Erben Organ Days 2022: Organ Festival
To celebrate international Make Music Day 2022, on June 21 we hosted a mini Erben organ festival, featuring five performances over the course of a beautiful afternoon. Thanks to all who came throughout the day, our volunteers, and our new friends!
Featured organists included Dr. Kalle Toivio, winner of the AGO National Improvisation Competition. He played an arrangement of the monumental tone poem Finlandia by Jean Sibelius, and a live improvisation on three submitted Ukrainian themes. The series also featured newly arranged organ & violin duets by Franck and others, played by Lavinia Pavlish and Jared Lamenzo. Other artists performing that day were Dr. John Wolfe, Yilun Wang, and Lana Krakovskiy. Enjoy some highlight photos and videos from the June 21 Erben organ festival!
Sonata in A: Allegretto ben moderato by César Franck (1822–1890), arr. JL
Jared Lamenzo and Lavinia Pavlish perform at the Make Music Day Erben organ festival, June 21, 2022
Our chalkboard, shown on on Make Music Day 2022.
Best happy accident I ever stumbled upon!–via Facebook
Above: promotional video snippet: Sometimes it takes three feet to operate the Erben – here’s a snippet of Yilun Wang practicing César Franck for Tuesday! Watch what happens…
Photo: “Show us that violin!” – Lavinia was asked. Lavinia Pavlish and Jared Lamenzo pose before their performance for Make Music Day Erben festival, June 21, 2022.
From our Make Music Day 2022 organ festival: Dr. John Wolfe plays Suite du Premier Ton by Pierre du Mage (1674-1751)
In this video:
* Plein Jeu
About the music: Pierre du Mage was the organist at France’s Laon Cathedral beginning in 1710; the Suite du Premier Ton, dating from 1708, is his only surviving composition. This elegant music is exemplary of the French Baroque organ school in its mature form, making exquisite use of the tonal colors available on organs of that time and place. Intended for use during the Roman Catholic Mass, these pieces would have alternated with the singing of Gregorian chant, and in this case, fragments of the Advent Magnificat chant are woven throughout the musical texture. – Dr. Wolfe
About the artist: Dr. John A. Wolfe is a New York City-based organist, whose career performance highlights have included the Aspen Music Festival in Aspen, CO, the Sunday Afternoon Kilgen Organ Recital Series at St. Patrick’s Cathedral in NYC, solo recitals at Central Synagogue in NYC, and an appearance on the Naxos Records release Songs of Peace and Praise: Choral Music from Queens College. He presently serves as Organist and Music Director at St. Philip’s Episcopal Church in Brooklyn, NY. Wolfe holds the degrees of Doctor of Musical Arts from Rutgers University, where he studied with Renée Anne Louprette, Master of Arts from the Aaron Copland School of Music at Queens College, where he studied with Walter Klauss, and Bachelor of Arts from Vassar College, where he studied with Gail Archer. Wolfe is a native of Gettysburg, Pennsylvania.
Beautiful. I love working out music on older instruments. And I appreciate every single mechanical click and clack. Just beautiful!-via Instagram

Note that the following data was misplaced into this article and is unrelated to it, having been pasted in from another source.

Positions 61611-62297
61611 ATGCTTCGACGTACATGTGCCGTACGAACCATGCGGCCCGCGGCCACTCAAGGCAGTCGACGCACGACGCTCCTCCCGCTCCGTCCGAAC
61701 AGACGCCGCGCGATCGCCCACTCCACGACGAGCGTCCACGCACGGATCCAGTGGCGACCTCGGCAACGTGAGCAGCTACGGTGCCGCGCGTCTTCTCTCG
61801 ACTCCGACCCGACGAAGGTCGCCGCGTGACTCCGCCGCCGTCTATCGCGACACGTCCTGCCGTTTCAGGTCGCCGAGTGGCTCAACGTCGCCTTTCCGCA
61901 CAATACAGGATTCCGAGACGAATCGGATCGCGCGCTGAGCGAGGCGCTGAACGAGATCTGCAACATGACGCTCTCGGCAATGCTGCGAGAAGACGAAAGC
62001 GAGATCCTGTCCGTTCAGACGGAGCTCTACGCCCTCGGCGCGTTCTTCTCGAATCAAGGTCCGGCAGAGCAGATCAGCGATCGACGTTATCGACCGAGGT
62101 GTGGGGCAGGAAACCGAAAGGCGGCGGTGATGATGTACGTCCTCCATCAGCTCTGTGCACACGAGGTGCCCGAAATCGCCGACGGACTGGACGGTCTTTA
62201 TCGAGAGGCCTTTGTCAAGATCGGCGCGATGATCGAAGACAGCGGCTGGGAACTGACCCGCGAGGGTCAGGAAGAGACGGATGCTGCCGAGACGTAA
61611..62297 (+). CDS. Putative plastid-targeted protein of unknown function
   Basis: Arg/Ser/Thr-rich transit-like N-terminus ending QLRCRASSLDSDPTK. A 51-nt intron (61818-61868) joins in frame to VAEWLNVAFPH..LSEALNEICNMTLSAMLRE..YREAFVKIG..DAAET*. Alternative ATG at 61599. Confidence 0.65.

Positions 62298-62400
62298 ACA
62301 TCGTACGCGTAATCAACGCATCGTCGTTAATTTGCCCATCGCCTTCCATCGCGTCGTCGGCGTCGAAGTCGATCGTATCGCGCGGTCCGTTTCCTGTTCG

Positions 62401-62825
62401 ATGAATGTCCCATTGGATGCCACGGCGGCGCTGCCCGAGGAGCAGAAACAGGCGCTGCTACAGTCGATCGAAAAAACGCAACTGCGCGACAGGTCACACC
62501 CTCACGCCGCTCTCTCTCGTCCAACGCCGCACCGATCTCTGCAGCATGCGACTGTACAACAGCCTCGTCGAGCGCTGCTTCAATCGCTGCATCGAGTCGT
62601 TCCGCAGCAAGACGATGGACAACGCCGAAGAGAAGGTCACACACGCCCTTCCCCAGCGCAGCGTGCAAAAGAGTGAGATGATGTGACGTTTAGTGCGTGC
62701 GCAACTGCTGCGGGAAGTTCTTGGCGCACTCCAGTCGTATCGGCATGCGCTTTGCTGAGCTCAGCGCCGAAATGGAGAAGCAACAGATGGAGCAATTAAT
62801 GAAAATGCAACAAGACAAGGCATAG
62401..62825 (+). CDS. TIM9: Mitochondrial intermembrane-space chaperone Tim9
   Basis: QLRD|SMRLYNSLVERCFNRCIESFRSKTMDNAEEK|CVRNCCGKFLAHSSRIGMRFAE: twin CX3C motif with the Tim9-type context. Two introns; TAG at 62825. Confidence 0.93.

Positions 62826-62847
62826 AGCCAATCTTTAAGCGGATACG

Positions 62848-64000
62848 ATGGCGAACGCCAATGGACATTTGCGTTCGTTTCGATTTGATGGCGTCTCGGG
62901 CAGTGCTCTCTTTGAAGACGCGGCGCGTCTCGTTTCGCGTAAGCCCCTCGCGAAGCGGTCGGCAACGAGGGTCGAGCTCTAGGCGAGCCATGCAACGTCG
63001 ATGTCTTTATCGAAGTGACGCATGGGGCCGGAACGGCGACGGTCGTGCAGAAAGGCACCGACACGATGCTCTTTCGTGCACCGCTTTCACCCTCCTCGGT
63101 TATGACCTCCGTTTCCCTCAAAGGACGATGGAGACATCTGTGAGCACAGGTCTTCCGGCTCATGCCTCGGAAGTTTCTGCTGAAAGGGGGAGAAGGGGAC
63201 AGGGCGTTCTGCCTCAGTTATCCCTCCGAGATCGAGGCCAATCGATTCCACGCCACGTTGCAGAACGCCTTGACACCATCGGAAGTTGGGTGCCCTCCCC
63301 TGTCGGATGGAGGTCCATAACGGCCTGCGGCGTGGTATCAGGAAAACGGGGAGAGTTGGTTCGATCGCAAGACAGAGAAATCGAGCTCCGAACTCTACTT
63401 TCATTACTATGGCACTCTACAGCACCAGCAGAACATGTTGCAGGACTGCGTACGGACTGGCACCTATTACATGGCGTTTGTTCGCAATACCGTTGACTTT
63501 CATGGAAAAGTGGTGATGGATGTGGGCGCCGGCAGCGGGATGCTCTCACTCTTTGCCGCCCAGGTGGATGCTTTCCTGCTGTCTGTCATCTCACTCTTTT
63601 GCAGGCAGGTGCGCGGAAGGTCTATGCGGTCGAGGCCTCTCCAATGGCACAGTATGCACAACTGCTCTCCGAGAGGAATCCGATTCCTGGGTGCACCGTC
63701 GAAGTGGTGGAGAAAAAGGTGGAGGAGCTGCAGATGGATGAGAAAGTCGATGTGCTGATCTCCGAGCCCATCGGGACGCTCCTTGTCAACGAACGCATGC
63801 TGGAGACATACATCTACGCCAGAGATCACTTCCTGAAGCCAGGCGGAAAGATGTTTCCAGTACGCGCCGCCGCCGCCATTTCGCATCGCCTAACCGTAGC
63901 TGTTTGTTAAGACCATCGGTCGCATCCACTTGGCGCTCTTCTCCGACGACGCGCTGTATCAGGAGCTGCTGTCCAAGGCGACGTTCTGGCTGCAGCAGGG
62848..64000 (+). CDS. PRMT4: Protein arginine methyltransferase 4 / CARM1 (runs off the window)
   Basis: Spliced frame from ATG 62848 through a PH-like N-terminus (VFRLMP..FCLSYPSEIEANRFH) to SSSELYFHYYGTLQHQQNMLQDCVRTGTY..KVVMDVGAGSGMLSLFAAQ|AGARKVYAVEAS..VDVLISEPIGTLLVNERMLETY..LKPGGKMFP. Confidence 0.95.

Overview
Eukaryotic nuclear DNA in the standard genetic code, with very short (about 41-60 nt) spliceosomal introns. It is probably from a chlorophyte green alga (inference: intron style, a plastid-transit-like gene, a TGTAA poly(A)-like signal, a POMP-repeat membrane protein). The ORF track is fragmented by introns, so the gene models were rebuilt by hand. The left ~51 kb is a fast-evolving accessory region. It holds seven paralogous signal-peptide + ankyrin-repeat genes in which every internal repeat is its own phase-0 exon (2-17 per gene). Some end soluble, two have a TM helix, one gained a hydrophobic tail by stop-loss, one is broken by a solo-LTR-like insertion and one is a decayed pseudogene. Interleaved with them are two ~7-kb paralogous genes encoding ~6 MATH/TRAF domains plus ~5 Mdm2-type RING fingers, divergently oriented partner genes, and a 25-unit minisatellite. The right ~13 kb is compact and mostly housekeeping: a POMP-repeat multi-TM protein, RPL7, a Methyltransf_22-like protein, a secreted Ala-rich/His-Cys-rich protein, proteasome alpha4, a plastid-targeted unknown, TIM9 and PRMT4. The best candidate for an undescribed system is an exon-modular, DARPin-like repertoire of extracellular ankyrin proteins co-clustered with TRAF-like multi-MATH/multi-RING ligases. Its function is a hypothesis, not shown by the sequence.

Above: Excerpt: Yilun Wang plays César Franck – Prélude, Fugue et Variation, Op.18, during our Make Music Day Erben Festjval on June 21, 2022
About the music:
César Franck (1822-1890), Belgian-French Romantic composer and organist who was the Titulaire of Sainte-Clotilde church in Paris, was the chief figure in a movement to give French music an emotional engagement, technical solidity, and seriousness comparable to that of German composers. The Prelude, Fugue, and Variation, Op. 18 is the third of the Six Pieces he composed between 1859 and 1862, where he included some of his improvisations after church services. This piece was dedicated to Camille Saint-Saëns and emphasized utilizing the colors of the Cavaillé-Coll organs. The Prélude starts with a melancholy vocal-like melody in oboe, followed by a short, solemn interlude as a bridge to the fugue. After the stretti, the Variation comes immediately in attacca. The melody and harmony were derived from the Prelude, but this time accompanied by a rapid flurry in the left hand. – Yilun Wang
Excerpt: Yilun Wang plays Toccata in G Major by Théodore Dubois.
About the music: Théodore Dubois (1837-1924), was a French composer, organist, and teacher known for his technical treatises on harmony, counterpoint, and sight-reading. Théodore Dubois studied at the Paris Conservatoire, winning the Prix de Rome in 1861. As an accomplished performer, his successes came in various fields: ‘pure style’ masses, motets, oratorios, symphonies, and chamber music. Of the many organ pieces he left, nearly a hundred, the Toccata in G major, one of his famous pieces, is in the form of a bustling neo-classical allegro, with a central episode of slower notes in B major, and materials from the first section. Afterward, the main theme comes back and ends with the sonorous codetta. -Yilun Wang
About the artist:
Yilun Wang is a pianist and organist living in NYC. Prior to obtaining her Master’s Degree in Classical Organ from the Manhattan School of Music, she earned her Master’s Degree in Classical Piano from the Manhattan School of Music and her Bachelor’s Degree in Piano from the Central Conservatory of Music in Beijing. Yilun has been playing for more than 20 years, has founded a quintet ensemble and published albums in China, and has performed across China and Europe, including the National Centre for the Performing Arts, the Bach House in Köthen, the Royal Academy of Music Aarhus, etc. Her organ teachers have included Walter Hilse, Andrew Henderson, Raymond Nagem, and Katherine Meloan.
For the grand finale, we featured Finnish-American virtuoso Dr. Kalle Toivio.
Above: promotional video: Dr. Kalle Toivio rehearses “Finlandia” on the Erben.
It’s like driving a 50’s Formula One car!Kalle Toivio